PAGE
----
Students and faculty at University of Calgary can claim that we are not last in Maclean's most recent Canadian university rankings.
Placing 14th out of 15 in the medical/doctoral category just ahead of Manitoba, the U of C dropped from the 12th place position it has held for three years.
In an e-mail addressed to all students sent on Wed., Nov. 13, U of C President Harvey Weingarten addressed the rankings which will appear in the Nov. 18 issue of Maclean's.
"I'm not happy with the results and I'm sure neither are you," he wrote. "But I want to say first that I have great confidence in this university's ability to rise to the challenge. I have confidence in our faculty, staff and students, and I have confidence in our leaders."
On Sunday, U of C Vice-President Communications Roman Cooney said that reasons why the U of C is not in the top ten are varied.
"One of the reasons is population growth," said Cooney. "Calgary has grown faster than any other city in the country, putting pressure on the university."
Cooney cited the nascent state of the university's academic plan, implementation of which began this spring, as a reason why the
U of C did not rise in rank. He also conceded that class sizes are too large and that resources are lacking.
Students' Union President Matt Stambaugh was disappointed with the U of C's rank and attributed the cause to inadequate funding.
"The problem is under-funding from the government," said Stambaugh. "The U of C has been severely disadvantaged by provincial government policy and does not have the flexibility it needs."
Another part of the problem, according to Weingarten, has been the U of C's undergraduate recruiting strategy.
"Although the U of C has gone to extraordinary lengths to take in more students in recent years, that in turn has created all the more pressure to set priorities," wrote Weingarten. "In the past couple of weeks, we announced our intention to manage our undergraduate enrollments strategically, limiting our undergraduate student numbers to current levels of around 23,000."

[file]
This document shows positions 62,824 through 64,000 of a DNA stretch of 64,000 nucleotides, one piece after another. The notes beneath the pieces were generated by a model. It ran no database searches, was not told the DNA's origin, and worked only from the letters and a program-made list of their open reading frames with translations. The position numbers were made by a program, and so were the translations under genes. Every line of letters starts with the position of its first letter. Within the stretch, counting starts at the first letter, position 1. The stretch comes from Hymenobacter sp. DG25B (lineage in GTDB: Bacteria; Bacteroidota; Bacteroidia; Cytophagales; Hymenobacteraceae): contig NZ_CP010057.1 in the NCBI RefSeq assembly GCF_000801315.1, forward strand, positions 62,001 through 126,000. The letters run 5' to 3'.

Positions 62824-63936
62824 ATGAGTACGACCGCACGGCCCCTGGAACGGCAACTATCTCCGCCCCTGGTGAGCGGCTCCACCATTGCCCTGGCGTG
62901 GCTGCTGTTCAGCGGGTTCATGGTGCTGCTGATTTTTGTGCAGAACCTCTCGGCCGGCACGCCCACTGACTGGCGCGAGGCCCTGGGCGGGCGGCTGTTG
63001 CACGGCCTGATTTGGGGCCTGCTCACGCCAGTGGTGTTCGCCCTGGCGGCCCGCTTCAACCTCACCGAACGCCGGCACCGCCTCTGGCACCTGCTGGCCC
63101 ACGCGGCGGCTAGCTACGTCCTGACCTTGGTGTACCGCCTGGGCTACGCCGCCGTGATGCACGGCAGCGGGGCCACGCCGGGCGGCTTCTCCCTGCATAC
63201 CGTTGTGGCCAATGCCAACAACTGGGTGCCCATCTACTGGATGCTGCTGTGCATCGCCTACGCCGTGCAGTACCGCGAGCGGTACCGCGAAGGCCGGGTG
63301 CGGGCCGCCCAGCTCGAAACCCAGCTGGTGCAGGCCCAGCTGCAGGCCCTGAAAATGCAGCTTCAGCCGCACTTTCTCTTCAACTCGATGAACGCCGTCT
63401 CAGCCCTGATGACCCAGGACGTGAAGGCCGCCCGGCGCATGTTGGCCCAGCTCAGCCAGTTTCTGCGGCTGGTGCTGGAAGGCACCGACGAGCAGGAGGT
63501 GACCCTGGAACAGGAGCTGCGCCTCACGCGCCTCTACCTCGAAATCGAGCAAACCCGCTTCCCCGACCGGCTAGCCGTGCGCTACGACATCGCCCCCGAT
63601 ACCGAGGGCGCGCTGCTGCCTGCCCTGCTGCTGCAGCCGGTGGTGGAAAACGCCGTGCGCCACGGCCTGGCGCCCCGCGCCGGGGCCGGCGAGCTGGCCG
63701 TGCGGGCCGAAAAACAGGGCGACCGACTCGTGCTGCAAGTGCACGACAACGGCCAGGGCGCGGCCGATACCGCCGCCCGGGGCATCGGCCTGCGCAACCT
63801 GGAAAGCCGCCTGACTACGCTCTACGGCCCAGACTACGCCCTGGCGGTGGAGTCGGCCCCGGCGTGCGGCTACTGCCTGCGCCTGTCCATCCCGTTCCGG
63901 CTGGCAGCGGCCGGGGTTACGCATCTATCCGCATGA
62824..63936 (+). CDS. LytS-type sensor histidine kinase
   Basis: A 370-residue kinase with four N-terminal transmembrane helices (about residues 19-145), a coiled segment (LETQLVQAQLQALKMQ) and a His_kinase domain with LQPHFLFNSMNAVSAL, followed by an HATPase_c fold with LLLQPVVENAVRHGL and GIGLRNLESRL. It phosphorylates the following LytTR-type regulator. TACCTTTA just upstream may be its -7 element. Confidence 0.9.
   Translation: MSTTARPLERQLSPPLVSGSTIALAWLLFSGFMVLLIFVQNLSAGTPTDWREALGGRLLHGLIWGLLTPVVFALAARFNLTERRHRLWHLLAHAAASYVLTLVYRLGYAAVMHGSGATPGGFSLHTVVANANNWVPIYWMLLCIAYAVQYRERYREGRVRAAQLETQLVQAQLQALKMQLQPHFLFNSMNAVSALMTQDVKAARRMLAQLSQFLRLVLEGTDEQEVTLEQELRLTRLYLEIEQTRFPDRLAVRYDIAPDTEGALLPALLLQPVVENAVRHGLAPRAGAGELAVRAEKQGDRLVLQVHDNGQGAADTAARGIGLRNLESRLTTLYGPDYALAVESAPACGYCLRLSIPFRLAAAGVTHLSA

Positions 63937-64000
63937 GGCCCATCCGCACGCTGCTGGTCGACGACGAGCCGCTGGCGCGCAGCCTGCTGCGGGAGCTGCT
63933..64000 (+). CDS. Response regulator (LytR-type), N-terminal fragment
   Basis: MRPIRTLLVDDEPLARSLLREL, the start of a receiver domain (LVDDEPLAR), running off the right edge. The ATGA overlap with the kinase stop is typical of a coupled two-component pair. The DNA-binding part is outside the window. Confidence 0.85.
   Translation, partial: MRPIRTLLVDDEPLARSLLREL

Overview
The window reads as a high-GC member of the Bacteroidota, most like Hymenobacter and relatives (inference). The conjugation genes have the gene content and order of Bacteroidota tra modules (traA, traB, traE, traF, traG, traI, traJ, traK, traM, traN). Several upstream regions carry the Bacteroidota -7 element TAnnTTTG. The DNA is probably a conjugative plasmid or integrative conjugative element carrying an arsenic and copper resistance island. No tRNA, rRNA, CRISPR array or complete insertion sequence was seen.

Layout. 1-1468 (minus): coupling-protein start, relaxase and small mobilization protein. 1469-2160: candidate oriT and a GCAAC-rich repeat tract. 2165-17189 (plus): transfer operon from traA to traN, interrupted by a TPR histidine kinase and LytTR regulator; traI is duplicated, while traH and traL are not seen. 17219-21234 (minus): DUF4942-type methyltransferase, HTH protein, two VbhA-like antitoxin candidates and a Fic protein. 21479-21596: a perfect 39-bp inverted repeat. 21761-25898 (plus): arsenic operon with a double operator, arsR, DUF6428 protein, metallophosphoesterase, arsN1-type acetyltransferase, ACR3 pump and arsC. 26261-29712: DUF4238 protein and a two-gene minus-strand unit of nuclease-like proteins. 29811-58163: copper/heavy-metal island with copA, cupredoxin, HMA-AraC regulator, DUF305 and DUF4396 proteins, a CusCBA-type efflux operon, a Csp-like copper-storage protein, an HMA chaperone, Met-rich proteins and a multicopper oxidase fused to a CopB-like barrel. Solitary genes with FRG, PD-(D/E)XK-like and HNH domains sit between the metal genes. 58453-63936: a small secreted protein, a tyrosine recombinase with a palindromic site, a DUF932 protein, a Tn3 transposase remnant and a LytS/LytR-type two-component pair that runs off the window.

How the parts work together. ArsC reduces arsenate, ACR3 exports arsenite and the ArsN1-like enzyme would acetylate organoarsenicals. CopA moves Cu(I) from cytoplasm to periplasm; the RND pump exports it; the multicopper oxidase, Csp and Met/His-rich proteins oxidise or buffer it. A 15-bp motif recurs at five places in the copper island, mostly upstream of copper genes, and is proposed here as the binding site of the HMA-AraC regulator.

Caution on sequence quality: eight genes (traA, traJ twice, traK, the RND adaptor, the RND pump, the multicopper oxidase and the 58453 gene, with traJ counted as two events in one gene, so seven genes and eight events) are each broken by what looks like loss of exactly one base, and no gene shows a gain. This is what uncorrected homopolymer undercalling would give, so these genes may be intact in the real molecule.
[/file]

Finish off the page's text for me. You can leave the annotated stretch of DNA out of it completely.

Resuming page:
Cooney suggested another possible solution.
"If it's necessary to raise the [entrance] grade point average to get us into that upper tier--that's one of the measures that Maclean's uses--then that may be part of the equation," he said.
Despite its low placement, Cooney hopes that changes at the U of C to attract and retain both students and researchers will improve the U of C's rank.
"We have told students and professors and researchers that we are going to make the decisions that need to be made to get us into that upper tier," said Cooney. "To attract and retain the best and the brightest, not just students but researchers and professors, we have to move ahead on a number of things."
Stambaugh was concerned that the administration might increase its emphasis on research.
"It gives good impetus for the administration to drive some radical changes," said Stambaugh. "The U of C has some ambitious goals of getting into the top five for research and top ten overall as Canadian universities go.
"We emphasize research so much already, there's got to be something else we can do to get our rating up," he continued. "They're going to say we need differential tuition to finance more research."
Differential tuition is one options being considered, said Cooney.
"In other universities in Canada, differential tuition is part of the mix," said Cooney. "Differential tuition is part of the debate that is underway right now, but we have to have that debate."
"It's a knee-jerk reaction," said Stambaugh. "Massive differentials are the U of C's way of spending their way up the ladder. Look at St. Francis Xavier, why do undergrads love it so much?"
St. Francis Xavier University in Nova Scotia has a fixed tuition of $4,940 per year for a full course load placed first in Maclean's undergraduate group of universities.
Cooney disclaimed the importance of the rankings.
"Maclean's is just one measure," he said. "The point is not whether we should be two up or two down, the point is we don't want to be in the bottom half of the rankings.
"In a lot of fields, this university is among the top ten universities in the country; in Medicine, in public policy," he continued. "The issues that tend to dog us aren't related to enrollment or the number of students we have, but to factors we don't have control over."
The University of Toronto placed first among medical/research universities.